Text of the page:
15 April 2010 Nonlinear estimation for arrays of chemical sensors
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Reliable detection of hazardous materials is a fundamental requirement of any national security program. Such materials can take a wide range of forms including metals, radioisotopes, volatile organic compounds, and biological contaminants. In particular, detection of hazardous materials in highly challenging conditions - such as in cluttered ambient environments, where complex collections of analytes are present, and with sensors lacking specificity for the analytes of interest - is an important part of a robust security infrastructure. Sophisticated single sensor systems provide good specificity for a limited set of analytes but often have cumbersome hardware and environmental requirements. On the other hand, simple, broadly responsive sensors are easily fabricated and efficiently deployed, but such sensors individually have neither the specificity nor the selectivity to address analyte differentiation in challenging environments. However, arrays of broadly responsive sensors can provide much of the sensitivity and selectivity of sophisticated sensors but without the substantial hardware overhead. Unfortunately, arrays of simple sensors are not without their challenges - the selectivity of such arrays can only be realized if the data is first distilled using highly advanced signal processing algorithms. In this paper we will demonstrate how the use of powerful estimation algorithms, based on those commonly used within the target tracking community, can be extended to the chemical detection arena. Herein our focus is on algorithms that not only provide accurate estimates of the mixture of analytes in a sample, but also provide robust measures of ambiguity, such as covariances.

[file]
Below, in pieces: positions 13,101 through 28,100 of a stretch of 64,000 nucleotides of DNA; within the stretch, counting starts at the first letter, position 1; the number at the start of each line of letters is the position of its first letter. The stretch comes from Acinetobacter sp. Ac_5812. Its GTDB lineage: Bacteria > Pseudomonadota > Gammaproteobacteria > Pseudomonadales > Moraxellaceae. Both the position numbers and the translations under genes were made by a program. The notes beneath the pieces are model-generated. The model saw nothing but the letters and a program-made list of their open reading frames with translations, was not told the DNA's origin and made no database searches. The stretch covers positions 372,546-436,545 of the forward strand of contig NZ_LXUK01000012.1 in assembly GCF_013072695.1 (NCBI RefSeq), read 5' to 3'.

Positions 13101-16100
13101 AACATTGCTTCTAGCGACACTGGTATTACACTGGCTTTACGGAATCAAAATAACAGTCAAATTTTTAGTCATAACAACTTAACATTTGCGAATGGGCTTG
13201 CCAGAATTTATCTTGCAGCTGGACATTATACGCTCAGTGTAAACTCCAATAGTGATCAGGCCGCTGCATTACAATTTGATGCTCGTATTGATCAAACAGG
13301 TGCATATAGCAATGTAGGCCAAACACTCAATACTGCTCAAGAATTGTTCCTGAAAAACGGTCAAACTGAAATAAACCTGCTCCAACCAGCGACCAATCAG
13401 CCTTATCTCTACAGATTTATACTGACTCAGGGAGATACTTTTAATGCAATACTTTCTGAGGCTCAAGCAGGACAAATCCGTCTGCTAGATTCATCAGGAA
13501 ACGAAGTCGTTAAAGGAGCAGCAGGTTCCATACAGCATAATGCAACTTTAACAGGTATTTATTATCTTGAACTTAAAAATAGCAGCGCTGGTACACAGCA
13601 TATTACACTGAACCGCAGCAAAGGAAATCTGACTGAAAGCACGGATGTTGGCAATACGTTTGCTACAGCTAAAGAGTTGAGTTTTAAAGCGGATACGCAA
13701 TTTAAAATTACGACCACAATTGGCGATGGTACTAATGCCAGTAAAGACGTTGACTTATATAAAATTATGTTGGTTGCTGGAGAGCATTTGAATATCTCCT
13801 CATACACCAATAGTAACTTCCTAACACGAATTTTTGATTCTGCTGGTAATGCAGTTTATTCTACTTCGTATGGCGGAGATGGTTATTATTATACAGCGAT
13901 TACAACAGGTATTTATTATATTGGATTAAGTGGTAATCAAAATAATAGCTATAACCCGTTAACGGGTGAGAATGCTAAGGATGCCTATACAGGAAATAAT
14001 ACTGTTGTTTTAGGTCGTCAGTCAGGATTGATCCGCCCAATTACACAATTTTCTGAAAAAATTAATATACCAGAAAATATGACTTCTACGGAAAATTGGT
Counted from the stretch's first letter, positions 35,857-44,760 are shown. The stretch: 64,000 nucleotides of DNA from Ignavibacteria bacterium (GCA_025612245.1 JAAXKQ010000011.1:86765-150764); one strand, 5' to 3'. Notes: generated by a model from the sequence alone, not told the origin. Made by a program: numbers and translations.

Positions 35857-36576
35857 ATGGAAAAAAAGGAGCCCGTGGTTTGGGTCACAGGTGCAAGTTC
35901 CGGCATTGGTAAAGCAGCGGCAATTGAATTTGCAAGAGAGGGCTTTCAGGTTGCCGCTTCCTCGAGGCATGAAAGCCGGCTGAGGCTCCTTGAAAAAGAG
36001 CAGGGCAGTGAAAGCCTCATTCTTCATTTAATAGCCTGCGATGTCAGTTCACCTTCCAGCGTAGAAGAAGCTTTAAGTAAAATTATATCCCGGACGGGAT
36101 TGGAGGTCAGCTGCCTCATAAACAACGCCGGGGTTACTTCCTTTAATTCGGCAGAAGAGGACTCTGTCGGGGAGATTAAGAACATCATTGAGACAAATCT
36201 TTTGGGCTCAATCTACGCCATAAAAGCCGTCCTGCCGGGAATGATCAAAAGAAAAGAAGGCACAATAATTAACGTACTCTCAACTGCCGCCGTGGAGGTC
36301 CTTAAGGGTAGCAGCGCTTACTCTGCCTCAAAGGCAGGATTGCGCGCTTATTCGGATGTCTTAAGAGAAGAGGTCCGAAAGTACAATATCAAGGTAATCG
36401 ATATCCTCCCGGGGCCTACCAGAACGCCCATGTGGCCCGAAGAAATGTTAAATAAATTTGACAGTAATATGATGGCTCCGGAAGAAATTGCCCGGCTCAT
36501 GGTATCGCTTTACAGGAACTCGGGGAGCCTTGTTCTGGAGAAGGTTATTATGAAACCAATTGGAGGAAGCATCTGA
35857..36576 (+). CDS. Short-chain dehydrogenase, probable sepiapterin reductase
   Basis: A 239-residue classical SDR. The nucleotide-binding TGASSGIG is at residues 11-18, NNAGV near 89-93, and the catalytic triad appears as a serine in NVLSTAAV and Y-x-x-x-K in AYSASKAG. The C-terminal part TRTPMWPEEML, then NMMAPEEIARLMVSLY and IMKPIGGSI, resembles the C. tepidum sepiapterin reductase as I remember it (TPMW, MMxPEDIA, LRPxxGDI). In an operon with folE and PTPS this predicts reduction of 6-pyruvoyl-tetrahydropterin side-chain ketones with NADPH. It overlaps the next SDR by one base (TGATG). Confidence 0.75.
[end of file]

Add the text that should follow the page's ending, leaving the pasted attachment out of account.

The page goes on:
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Jason Yosinski, Jason Yosinski, Randy Paffenroth, Randy Paffenroth, "Nonlinear estimation for arrays of chemical sensors", Proc. SPIE 7698, Signal and Data Processing of Small Targets 2010, 769809 (15 April 2010); doi: 10.1117/12.849589; https://doi.org/10.1117/12.849589


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